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Speaker: KICK IT! End of Act One

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  • giovanni tiso,

    Who enjoys the part of football where players are rewarded for diving and feigning fatal injury, and then both sides yell at the referee with looks of disbelief? What reason is there for it not being stomped on?

    The whole simulation thing is notoriously difficult to adjudicate. If I may be allowed to link to a rival world cup blog, I took an, er, alternative cultural route earlier in the week. At any rate, it's quite rare to be able to rule conclusively that somebody took a dive, even with the technology, so the occasional heavy penalties are a bit too hit and miss to be effective.

    I think the sport could use an approach towards referees similar to the one taken in cricket, and that would be easier to enforce. But culturally it would be a major change and there just isn't enough will to get it done.

    Wellington • Since Jun 2007 • 7385 posts Report Reply

  • Alan Perrott,

    all they need to do is identify the next diver by what ever means necessary, then pick him up, march him to the centre circle, bang him on the head with a rock, and bury him where he lands.

    no more diving.

    Auckland • Since Nov 2006 • 318 posts Report Reply

  • Alan Perrott,

    I'd apply a similar regime to those feigning injury in the outfield, although that would probably involve the administering of a swift kick to the goolies along with the requirement that they must play the next three matches wearing a pair of those glasses with a false nose and moustache attached.

    Auckland • Since Nov 2006 • 318 posts Report Reply

  • Jonty,

    @gio

    Two bits of technology suggest it wouldn't be too difficult to give the ref a quick shoofty, regardless of the protests from those countries who seem to be the worst culprits.

    That's the speed of replay and the hyper-clear close-up of the colliding (or not) feet.

    Knowing it can be seen so clearly by millions around the world is demonstrating a special type of arrogance and contempt. The consequences can have such a profound bearing on the game and also the final outcome of the tournament.

    Katikati • Since Mar 2007 • 101 posts Report Reply

  • LegBreak,

    Agree with Gio that it's really hard to pick simulation at the time. And I don't think you want referrals during the match. Football prides itself on its lack of stoppage time, and rightly so.

    But what they should do is post-match appeals (like the judiciary in other sports).

    And seriously throw the book at them.

    Wellington • Since Nov 2006 • 1162 posts Report Reply

  • Alan Perrott,

    Fine and dandy, as long as that book is made out of rocks.

    Auckland • Since Nov 2006 • 318 posts Report Reply

  • vangam,

    Agree with Gio that it's really hard to pick simulation at the time. And I don't think you want referrals during the match. Football prides itself on its lack of stoppage time, and rightly so.

    But what they should do is post-match appeals (like the judiciary in other sports).

    They should impose hefty post-match fines on those whom the video evidence shows to be conclusively diving/acting.

    Rangiora • Since Jun 2007 • 103 posts Report Reply

  • Alan Perrott,

    I sense some resistence to my set of rock-based sanctions...never mind, it's time will come.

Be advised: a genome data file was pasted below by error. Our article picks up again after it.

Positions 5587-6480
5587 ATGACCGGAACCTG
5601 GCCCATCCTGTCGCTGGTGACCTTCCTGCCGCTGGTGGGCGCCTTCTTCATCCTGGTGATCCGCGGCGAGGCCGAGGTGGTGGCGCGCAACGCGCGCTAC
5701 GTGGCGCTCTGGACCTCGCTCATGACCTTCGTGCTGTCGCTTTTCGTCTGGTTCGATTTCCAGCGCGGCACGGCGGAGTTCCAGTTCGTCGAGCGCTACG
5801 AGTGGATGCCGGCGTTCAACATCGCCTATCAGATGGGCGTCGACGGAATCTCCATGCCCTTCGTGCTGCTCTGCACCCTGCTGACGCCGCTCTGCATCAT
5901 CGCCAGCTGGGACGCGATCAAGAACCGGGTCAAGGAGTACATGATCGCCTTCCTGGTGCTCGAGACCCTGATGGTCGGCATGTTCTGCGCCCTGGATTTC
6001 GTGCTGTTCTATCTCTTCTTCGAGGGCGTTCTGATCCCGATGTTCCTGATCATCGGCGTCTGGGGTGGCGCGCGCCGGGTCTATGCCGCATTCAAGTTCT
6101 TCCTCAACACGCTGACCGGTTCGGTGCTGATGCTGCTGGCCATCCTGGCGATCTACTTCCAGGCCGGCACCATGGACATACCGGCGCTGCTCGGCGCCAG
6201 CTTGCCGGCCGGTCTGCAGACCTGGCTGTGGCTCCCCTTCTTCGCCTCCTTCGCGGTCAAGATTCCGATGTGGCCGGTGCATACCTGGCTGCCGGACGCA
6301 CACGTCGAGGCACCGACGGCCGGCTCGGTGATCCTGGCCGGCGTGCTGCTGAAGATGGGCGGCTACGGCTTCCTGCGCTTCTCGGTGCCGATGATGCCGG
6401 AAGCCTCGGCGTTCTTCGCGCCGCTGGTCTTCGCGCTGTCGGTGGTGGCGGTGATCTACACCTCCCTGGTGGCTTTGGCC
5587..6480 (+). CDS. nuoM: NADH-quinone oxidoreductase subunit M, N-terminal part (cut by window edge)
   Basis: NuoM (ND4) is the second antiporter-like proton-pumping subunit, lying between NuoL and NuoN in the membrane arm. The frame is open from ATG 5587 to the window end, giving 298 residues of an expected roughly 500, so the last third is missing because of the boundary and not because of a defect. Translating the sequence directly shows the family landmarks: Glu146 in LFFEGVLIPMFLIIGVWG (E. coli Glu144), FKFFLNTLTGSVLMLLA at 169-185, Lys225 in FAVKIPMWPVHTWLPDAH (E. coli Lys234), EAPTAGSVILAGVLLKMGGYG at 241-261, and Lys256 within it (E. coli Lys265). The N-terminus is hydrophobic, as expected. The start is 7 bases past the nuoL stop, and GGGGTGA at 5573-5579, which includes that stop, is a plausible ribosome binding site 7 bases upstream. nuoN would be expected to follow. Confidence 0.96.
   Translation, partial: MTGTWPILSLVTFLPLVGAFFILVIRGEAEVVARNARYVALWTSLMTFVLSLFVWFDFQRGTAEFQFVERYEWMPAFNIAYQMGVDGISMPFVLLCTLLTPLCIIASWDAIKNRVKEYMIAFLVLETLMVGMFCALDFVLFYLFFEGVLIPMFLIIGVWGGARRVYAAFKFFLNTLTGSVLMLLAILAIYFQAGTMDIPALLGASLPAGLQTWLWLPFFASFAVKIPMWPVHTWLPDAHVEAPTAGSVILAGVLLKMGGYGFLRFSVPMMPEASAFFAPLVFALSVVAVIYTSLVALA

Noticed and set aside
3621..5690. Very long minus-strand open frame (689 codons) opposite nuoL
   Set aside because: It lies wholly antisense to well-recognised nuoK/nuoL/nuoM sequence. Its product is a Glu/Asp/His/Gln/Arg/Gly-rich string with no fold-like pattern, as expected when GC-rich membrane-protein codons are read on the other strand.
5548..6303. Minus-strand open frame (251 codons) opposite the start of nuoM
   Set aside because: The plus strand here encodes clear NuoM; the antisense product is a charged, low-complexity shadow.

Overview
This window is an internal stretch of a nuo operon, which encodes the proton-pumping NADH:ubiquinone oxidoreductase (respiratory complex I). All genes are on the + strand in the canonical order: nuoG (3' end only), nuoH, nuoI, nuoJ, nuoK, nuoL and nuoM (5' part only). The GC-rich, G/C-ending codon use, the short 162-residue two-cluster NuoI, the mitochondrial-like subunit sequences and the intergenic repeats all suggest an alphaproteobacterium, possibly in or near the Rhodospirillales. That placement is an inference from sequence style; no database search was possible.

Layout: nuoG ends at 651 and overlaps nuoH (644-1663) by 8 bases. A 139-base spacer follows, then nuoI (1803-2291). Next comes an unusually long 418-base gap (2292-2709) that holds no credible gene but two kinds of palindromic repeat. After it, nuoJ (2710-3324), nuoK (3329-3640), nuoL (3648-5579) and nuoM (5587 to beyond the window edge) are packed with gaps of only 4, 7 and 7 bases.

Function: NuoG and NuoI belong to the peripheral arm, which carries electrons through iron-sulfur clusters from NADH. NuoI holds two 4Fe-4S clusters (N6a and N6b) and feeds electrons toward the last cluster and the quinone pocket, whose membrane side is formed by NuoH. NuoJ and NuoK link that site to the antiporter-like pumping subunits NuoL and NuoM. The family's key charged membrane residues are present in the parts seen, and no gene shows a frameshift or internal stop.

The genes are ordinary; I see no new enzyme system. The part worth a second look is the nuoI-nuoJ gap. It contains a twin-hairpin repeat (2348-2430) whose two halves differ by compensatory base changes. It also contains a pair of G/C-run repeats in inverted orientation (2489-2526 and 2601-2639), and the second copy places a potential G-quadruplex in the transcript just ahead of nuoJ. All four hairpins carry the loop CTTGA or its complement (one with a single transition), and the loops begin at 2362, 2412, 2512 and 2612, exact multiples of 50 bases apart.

Auckland • Since Nov 2006 • 318 posts Report Reply

  • giovanni tiso,

    They should impose hefty post-match fines on those whom the video evidence shows to be conclusively diving/acting.

    They do. But I refer you to the De Rossi pirouettes in the link above - is that sanctionable? I don't think so. Proving complete lack of contact is very hard, and the images don't tell you the force of whatever contact there might have been.

    (Another issue is the Mexico penalty today: the guy did dive, but it was still a foul. Jumping over a guy who is tackling you is quite acceptable, since avoiding contact means to avoid or lessen the potential injury. You've still been impeded though.)

    Wellington • Since Jun 2007 • 7385 posts Report Reply

  • Keir Leslie,

    Yeah --- & there's no rule to say you have to fight to stay upright once you've been fouled, and to be honest I've gone down when I could've stayed up because I was sick to death of getting kicked and the ref not protecting me.

    Refs are fallible, and that's part of the game.

    Since Jul 2008 • 1376 posts Report Reply

  • George Darroch,

    7.) Messi, and the rest of the Argentine team will still be unable to afford a haircut.

    The People's Republic of … • Since Nov 2006 • 2136 posts Report Reply

  • George Darroch,

    Suarez, in my mind, embodies everything I hate about football. Diving, self-important arseholes and playing to screw over the other team.

    And then there are the corrupt referees and the match-fixers. Declan Hill has written very accessibly about the subject.

    The People's Republic of … • Since Nov 2006 • 2136 posts Report Reply

  • vangam,

    They do. But I refer you to the De Rossi pirouettes in the link above - is that sanctionable? I don't think so. Proving complete lack of contact is very hard, and the images don't tell you the force of whatever contact there might have been.

    Which is why one could only adjudicate on the most clear-cut cases: where there is doubt, the benefit must go to the attacker. But there have been a number of cases already (eg. Suarez) where absolutely no contact has been made but the player still manages to fall down. Nine-tenths of a laws effectiveness derives from its impact as a deterrent; we dont need to fine every dive, only the most blatant.

    Rangiora • Since Jun 2007 • 103 posts Report Reply

  • giovanni tiso,

    I don't know what replays you and Hadyn have seen. In the ones on my telly, there's contact between the tip of the goalkeeper's foot and Suarez. Unless the goalie's foot has a mysterious spasm or something. Here's YouTube, until FIFA takes it down: